On Wednesday, Austrian lawmakers from the governing coalition of the Conservative People’s Party and the Freedom Party (FPÖ) passed a law aimed at banning the headscarf in elementary schools.
The new law prohibits the wearing of ‘ideologically or religiously characterized clothing’ that covers the head, and refers specifically to items ‘that cover the whole or large parts of the hair.’
The law was passed as Muslims around the world celebrate the month of Ramadan.
Nearly all Austria’s opposition party MEPs voted against the measure.
Members from Chancellor Sebastian Kurz’s Conservative People’s Party acknowledged that the new headscarf ban would likely be challenged as ‘discriminatory’ in Austria’s Constitutional Court.
Late Wednesday night, the government commented that the Jewish yarmulke or the patka head covering worn by Sikh boys wouldn’t be affected since the law only refers to head garments which ‘cover all of the hair or large parts of it.’
The new law states that exceptions are to be made for head coverings that are worn for medical reasons or for protection against rain or snow.
Muslim girls generally begin wearing headscarves once they start puberty.
Rudolf Taschner of the Conservative People’s Party said that the law was designed to ‘free girls from subjugation,’ while Wendelin Mölzer – an education spokesman for the Freedom Party – said the law was intended to send a clear signal ‘against political Islam’ and looked to promote integration.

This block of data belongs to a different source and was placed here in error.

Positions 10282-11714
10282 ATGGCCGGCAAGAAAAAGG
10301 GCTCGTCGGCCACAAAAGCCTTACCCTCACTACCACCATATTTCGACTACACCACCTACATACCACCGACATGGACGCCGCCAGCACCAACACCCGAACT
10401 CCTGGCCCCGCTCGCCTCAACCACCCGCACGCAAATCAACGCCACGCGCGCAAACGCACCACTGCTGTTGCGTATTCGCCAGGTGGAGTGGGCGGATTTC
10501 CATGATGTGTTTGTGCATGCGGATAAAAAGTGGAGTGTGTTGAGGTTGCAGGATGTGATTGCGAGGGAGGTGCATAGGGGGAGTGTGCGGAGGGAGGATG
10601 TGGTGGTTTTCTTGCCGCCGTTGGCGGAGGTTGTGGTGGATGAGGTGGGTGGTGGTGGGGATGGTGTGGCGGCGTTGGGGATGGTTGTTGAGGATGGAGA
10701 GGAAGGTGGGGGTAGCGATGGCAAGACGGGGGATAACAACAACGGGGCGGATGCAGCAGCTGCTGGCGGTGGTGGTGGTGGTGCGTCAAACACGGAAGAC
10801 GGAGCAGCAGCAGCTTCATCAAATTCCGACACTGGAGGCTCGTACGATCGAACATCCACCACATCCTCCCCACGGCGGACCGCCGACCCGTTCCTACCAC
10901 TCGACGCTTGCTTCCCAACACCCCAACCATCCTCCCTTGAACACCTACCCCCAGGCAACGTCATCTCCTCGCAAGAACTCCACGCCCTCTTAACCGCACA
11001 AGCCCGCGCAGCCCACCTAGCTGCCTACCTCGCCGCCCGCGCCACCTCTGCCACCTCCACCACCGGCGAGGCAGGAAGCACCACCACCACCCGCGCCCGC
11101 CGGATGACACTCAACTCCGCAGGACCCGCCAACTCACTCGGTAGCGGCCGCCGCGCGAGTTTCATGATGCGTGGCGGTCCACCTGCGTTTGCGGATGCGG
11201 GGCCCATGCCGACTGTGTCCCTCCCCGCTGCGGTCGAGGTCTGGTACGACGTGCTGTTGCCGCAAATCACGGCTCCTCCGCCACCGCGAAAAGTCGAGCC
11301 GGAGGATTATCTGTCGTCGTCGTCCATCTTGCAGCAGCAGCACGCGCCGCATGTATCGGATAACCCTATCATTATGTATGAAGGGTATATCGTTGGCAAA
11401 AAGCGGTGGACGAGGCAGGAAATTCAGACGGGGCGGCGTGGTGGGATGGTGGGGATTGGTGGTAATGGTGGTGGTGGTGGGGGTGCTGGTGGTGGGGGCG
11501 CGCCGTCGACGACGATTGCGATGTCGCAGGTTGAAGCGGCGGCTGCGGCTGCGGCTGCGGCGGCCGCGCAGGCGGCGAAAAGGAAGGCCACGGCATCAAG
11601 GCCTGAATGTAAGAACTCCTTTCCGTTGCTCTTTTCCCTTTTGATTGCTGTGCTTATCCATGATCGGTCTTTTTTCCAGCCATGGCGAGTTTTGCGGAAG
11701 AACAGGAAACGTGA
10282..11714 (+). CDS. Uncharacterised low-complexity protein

Sonja Hammerschmid, a former Social Democrat Party education minister, accused the government of attempting to make headlines instead of trying to resolve education and integration challenges.
Austria’s official Muslim community organization, IGGÖ, has stated that it would legally challenge what it has called a ‘destructive’ law which ‘discriminates exclusively against Muslims.’
In 2017, the Austrian government banned full-face veils (burkas) in courts, schools, and other public places as a part of its integration policy which aimed to limit the visibility to orthodox Islam in public life. Police officers, judges, magistrates, and public prosecutors are also prohibited from wearing them.
The Austrian government isn’t the only European government to enact such policies.
In 2018, the Danish government enacted a ban on wearing full-face veils in public as well, joining France and other EU countries. The Netherlands, Belgium, Bulgaria, and the German state of Bavaria, have also imposed restrictions on the wearing of burkas in public.